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Cycling Plus

Cycling Plus #15:
Rajasthan, Shekawati region, India, Part 1
22/1/00

Rajasthan, Shekawati region, India, Part 1

In the chaos of India, away from the frenzy of its highways, lies the beautifully barren and parched expanse of Rajasthan's Thar Desert. Following sand swept and empty narrow back roads, we leave Jaipur and ride into the strong wind, swirling dust into our path. Run-down local buses bounce by with fanfare blasts of their horns, almost too wide for the crumpled tarmac roads, a tight knot of bodies clinging to their roofs. Past old men squatting by the roadside, wrapped in earthy shawls; past loping camels, heaving carts piled high with grain.

A pocket of towns and villages make up Shekawati, a region on Rajasthan's eastern fringes. Beyond the remote village of Udaipurwati, a lone fort is silhouetted on a range of hills, layered in hues of blue in the early morning haze. Against these washed out colours of the desert's edge, women clad in bright red, yellow and blue saris throw flashes of colour, glittering with sequins and jewellery. Perfectly rounded pots filled with water are balanced on their heads. Likewise, men appear as if from nowhere. Their electric orange turbans compliment magnificent handlebar moustaches and earrings that hang like golden tear drops, gleaming in the sun.

We stop to refresh on samosas and chai, and are soon surrounded by men and boys, draped lazily over each other in the hot afternoon sun. Holding fingers, they giggle and watch us. Some observe the bikes quietly, others pour out a stream of Hindi, marvelling at the 'Gear System,' still the cutting edge of Indian bike technology. The constant invitations for tea and bombardment of the same questions - 'What is your good name? And your country?' - are always friendly, but sometimes tiring after a day's ride. Lunch is usually a thali, the traditional meal of dahl, curry and chapati ladled out on to a steel plate until we can eat no more. In one village, the cook complains that everyone comes to watch us, but no one comes to eat.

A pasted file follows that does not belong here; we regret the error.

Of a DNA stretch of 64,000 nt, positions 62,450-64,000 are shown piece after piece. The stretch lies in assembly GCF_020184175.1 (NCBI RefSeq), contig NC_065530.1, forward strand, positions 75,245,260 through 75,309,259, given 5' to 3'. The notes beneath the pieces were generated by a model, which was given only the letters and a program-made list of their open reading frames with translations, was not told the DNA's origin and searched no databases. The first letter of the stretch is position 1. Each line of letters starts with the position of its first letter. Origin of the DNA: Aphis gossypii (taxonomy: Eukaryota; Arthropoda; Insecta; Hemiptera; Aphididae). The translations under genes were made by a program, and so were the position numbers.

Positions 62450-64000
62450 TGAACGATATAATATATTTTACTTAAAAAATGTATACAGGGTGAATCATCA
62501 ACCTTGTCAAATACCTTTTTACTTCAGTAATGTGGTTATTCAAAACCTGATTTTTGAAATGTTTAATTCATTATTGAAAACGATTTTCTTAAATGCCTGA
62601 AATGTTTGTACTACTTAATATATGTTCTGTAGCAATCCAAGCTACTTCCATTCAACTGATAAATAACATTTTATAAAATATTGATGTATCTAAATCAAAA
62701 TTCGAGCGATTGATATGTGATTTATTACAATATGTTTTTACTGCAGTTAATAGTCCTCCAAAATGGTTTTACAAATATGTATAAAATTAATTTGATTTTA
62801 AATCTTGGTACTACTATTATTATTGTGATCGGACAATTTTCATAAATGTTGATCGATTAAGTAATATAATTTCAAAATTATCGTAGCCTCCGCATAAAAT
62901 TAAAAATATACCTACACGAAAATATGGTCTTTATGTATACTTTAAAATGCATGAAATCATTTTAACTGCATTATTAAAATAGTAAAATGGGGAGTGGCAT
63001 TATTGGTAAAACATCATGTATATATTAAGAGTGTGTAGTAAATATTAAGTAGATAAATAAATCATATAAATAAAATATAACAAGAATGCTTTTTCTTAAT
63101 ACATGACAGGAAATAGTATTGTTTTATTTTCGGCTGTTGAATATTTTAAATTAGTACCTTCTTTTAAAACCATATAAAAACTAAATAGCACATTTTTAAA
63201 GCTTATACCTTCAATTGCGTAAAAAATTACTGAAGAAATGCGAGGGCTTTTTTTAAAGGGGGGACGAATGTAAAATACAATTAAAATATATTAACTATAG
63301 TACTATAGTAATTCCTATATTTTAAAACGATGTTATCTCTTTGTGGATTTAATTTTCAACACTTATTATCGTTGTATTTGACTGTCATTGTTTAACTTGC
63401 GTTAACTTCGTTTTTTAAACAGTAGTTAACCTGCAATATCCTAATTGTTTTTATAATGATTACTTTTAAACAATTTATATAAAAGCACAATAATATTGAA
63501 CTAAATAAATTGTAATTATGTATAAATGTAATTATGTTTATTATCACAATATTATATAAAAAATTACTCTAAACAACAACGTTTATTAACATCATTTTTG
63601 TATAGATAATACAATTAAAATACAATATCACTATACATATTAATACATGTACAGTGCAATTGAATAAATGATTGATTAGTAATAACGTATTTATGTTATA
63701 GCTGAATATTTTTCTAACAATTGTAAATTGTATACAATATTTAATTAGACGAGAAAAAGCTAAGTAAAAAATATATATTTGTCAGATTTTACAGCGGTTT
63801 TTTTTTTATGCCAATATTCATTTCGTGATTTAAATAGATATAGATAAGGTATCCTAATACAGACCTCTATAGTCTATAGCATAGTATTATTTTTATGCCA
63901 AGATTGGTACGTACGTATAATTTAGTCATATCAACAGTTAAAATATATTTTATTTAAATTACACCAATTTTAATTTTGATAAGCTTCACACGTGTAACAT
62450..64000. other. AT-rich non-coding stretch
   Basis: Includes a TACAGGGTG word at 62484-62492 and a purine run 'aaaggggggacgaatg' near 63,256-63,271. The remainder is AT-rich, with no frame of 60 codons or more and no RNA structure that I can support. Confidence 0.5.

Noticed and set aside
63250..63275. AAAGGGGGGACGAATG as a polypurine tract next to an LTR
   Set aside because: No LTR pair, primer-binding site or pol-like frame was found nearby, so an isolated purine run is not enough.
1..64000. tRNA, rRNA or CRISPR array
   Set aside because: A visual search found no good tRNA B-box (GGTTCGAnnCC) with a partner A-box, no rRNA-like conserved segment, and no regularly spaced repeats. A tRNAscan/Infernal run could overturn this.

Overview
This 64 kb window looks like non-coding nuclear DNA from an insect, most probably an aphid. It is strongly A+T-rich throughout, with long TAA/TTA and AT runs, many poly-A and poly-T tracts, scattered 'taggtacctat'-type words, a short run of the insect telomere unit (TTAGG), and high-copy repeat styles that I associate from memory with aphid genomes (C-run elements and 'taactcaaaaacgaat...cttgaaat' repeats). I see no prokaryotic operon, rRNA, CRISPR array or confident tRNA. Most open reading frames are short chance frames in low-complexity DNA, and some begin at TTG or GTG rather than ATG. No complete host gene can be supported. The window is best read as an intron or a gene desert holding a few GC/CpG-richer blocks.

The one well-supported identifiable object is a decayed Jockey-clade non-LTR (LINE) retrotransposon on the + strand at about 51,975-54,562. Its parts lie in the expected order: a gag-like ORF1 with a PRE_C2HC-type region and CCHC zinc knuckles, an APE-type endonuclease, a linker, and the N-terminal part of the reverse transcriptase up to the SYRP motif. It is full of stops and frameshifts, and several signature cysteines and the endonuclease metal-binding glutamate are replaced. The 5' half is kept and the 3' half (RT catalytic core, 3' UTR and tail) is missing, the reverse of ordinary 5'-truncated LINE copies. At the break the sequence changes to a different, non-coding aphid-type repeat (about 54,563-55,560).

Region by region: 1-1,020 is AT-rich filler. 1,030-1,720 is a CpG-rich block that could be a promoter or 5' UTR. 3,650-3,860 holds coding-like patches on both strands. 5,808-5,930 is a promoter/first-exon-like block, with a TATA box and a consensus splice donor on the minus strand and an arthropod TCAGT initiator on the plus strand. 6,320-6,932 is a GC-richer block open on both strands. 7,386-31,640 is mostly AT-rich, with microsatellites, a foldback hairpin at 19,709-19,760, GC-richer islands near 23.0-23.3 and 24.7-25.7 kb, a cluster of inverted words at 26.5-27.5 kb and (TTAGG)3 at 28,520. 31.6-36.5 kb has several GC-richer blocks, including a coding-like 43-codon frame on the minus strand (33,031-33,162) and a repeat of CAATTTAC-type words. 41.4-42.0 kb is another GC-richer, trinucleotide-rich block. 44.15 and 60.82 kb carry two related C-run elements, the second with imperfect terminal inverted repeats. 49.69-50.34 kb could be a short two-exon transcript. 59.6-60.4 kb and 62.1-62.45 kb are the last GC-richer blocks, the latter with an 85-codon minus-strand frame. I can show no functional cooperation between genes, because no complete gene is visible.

A dusty clearing, with young kids absorbed in cricket, marks the edge of Nawalgarh, a small and bustling market town in the heart of Shekawati. Bicycles, motor rickshaws and camels rub shoulders along its sandy streets, lined with general stores, fruit stalls, tea houses and eateries, squeezed between crumbling but majestic Havelis. These vast mansions were once the homes of wealthy traders who lavished their wealth upon them. Now their ornate facades are worn by time, half covered by posters advertising the latest Bollywood blockbusters. Beneath a coat of dust, each wall is intricately painted; murals depicting epic tales of Hindu deities and large nosed Englishmen in motor cars, a reminder of colonial days. We wander through a tangle of backstreets and gaze upon these crumbling works of art, collecting a trail of chanting kids - One rupee! One pen! - and a toothless guide.

Rajasthan, a realm of desert forts and Rajput palaces, is as much on the luxury circuit as the backpacker trail. Historic buildings now accommodate five star hotels steeped in opulence. Our room, a little more in keeping with our budget, is tucked away in a restaurant specialising in delicious Indian sweets served in pools of syrup. The colourful and lively market scene it overlooks - shoppers contemplating great piles of fruit, vegetables, nuts, dates and spices - dies down with the setting sun. As darkness falls, the streets are left to the cows, gathering in the courtyards as if holding a silent conference, vacuuming the streets of leftovers and litter.

And in the emptiness of the desert, beneath a night sky speckled with stars, the rest of the town drifts to sleep.



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